Turning Left.

“This way! This way, over here!”

I could see the frantic full-body gestures from the staff member through the windshield as I pulled off Benning Road into the gravel lot. As if on cue, radio traffic from Engine 10 shot through my vehicle, confirming CPR was in-progress.

I mean, hey, it’s your golf course. 

I shrugged at him as I nudged the Tahoe back into gear, and started off down the middle of the eleventh fairway with the ambulance right behind me.

Your move, groundskeeper.


An otherwise idyllic summer golf threesome was darkened when one of them collapsed under the stress of a birdie putt (yes, I remember this; for whatever reason, one of the group mentioned it while we were still on-scene). 

To their credit, his friends checked for a pulse, found none, and started chest compressions. Good on ’em—they just had no way of knowing what the real issue was. It wasn’t so much that his heart wasn’t beating, it’s that it was going too fast. Like, hummingbird-on-cocaine fast. You see, when your heart decides it wants to beat 240 times a minute instead of the usual, life-sustaining intrinsic rate, red stuff doesn’t go where it needs to go.

This, of course, is bad.

Unconscious as the 58-year-old was when we arrived, the monitor eventually told us that his heart had two modes: 150-ish beats per minute, or 230-ish beats per minute.

Intermittent, unpredictable, and problematic.

On the lower end of the spectrum, enough blood managed to get to his brain to make him (understandably) uncomfortable, evident by his violent thrashing and moaning. Once it kicked back into high gear, he slumped back onto the stretcher.

     “We have a lovely menu today, sir. Your choices are pharmacology, or electricity. A la carte options include benzodiazepines for sedation, if time permits.”

     “Hmm… since his blood pressure sucks, he’s sweaty and pale, and IV access is still in-progress… I think I’ll have the salmon.

     I mean, synchronized electrical cardioversion. Silly me.”

Not having the time to debate the merits of Tesla versus Edison and their current impact on this gentleman’s future, I instead slapped the defibrillator pads on his chest and fiddled with the settings knob.

This is gonna hurt, bro. Sorry in advance.

Three lovely doses of electricity later (and plenty of Versed for sedation between the first and second… I’m not a sadist, after all), his heart decided to head back to normalcy as we pulled into the hospital.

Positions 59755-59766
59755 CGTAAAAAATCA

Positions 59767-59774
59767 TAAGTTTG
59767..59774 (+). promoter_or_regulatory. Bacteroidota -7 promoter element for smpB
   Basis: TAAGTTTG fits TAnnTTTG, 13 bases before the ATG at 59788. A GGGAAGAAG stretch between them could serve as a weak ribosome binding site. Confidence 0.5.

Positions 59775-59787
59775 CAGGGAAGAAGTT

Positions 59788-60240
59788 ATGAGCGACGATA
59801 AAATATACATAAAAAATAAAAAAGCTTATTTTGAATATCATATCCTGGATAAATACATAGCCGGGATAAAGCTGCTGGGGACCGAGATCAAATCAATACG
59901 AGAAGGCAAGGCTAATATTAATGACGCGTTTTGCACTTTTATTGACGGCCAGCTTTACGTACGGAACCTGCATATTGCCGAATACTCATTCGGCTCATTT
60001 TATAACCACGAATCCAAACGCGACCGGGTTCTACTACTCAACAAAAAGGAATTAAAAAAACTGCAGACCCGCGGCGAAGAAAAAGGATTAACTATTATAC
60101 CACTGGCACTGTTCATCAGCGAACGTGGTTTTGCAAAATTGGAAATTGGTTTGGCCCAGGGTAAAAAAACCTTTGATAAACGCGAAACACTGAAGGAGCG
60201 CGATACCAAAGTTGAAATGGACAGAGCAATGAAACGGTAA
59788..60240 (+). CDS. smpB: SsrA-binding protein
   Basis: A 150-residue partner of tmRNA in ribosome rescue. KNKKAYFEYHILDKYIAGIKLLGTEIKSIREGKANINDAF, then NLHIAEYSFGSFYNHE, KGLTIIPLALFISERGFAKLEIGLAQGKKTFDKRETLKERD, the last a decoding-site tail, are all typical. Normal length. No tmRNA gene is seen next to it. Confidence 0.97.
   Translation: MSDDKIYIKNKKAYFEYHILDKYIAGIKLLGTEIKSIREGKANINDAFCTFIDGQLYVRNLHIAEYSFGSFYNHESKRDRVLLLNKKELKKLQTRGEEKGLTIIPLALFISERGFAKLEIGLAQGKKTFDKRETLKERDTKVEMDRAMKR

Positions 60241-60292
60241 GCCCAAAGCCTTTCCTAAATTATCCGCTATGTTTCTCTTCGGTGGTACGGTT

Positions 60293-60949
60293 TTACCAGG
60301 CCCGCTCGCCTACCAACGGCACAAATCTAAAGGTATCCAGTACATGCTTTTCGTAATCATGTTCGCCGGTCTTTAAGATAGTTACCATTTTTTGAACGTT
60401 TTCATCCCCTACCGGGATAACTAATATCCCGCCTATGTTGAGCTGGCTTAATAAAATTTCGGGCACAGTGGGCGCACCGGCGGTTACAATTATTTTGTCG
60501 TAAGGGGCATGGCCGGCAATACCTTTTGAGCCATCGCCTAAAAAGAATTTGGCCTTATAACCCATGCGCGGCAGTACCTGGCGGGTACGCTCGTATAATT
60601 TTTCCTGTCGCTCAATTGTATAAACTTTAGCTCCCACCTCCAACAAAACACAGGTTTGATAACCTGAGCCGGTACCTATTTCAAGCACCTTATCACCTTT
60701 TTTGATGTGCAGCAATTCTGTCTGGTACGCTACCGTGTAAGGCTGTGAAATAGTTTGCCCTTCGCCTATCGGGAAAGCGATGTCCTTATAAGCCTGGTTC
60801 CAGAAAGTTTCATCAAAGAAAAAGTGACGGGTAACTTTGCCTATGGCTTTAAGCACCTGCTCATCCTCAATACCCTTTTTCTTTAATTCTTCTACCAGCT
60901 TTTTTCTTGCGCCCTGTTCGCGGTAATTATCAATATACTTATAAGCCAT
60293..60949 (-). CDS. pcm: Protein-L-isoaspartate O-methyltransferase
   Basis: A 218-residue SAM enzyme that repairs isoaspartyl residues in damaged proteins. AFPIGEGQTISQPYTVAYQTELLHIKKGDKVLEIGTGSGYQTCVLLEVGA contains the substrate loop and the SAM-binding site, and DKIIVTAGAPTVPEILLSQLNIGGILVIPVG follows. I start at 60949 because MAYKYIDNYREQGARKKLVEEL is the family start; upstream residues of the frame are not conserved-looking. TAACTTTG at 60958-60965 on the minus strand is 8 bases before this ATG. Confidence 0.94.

As I finished my report and climbed back into my vehicle, I had to laugh—both my car and Ambulance 18 still had some nicely-manicured turf in the wheel wells.


In June of this year, I was officially promoted from Firefighter/Paramedic to EMS Captain/Supervisor. Needless to say, I was quite excited for the new position and all that it entailed, and I remain extremely happy with my situation. However, I had previously told myself that when I was promoted, I would take a long hiatus from posting here. This was to allow me to focus on figuring out my new role, my new battalion, and becoming comfortable enough to perform the job well without any distractions such as this.

Having taken said break, I now feel that it is appropriate to continue posting. Plus, I do miss writing.

This drastic change means two things. Since I am not currently performing any firefighting duties while in this position of medical supervision, I won’t have any new delightful tales of being somewhere hot and smoky (I know, I’m kinda bummed out about it). However, on the flip side, one of the best aspects of this new position is that I feel like I really get to practice medicine again. The city’s EMS Supervisors, in their own little SUVs crammed to the gills with medical equipment, usually end up on the serious stuff—shootings, stabbings, electrocutions, even some of the bigger rescue incidents. It’s like the best paramedic job ever, with the occasional errand or administrative headache thrown in, to keep you on your toes.

I feel like a clinician again… which reminds me why I became a paramedic in the first place.


Ever since moving out of D.C. and into suburban Virginia, my morning drive to work takes me up I-295 into the city. I’ve always taken the exit for the 11th Street Bridge, as a right turn puts me on MLK Jr. Ave, around the corner from Engine 15.

But I’m not assigned there any more. EMS2 is housed at Engine 8, back on the other side of the river. And some days I do miss the backstep of 15. Some days I miss my old crew, my old firehouse, my old everything. But it comes time for everyone to move on, to move up, to experience change and growth.

So now, in the dark of early morning, with the river looming silent and black beneath the bridge, I turn left.

I turn left and head into Capitol Hill, snaking my way towards the new firehouse and wondering what the city has in store for me today.



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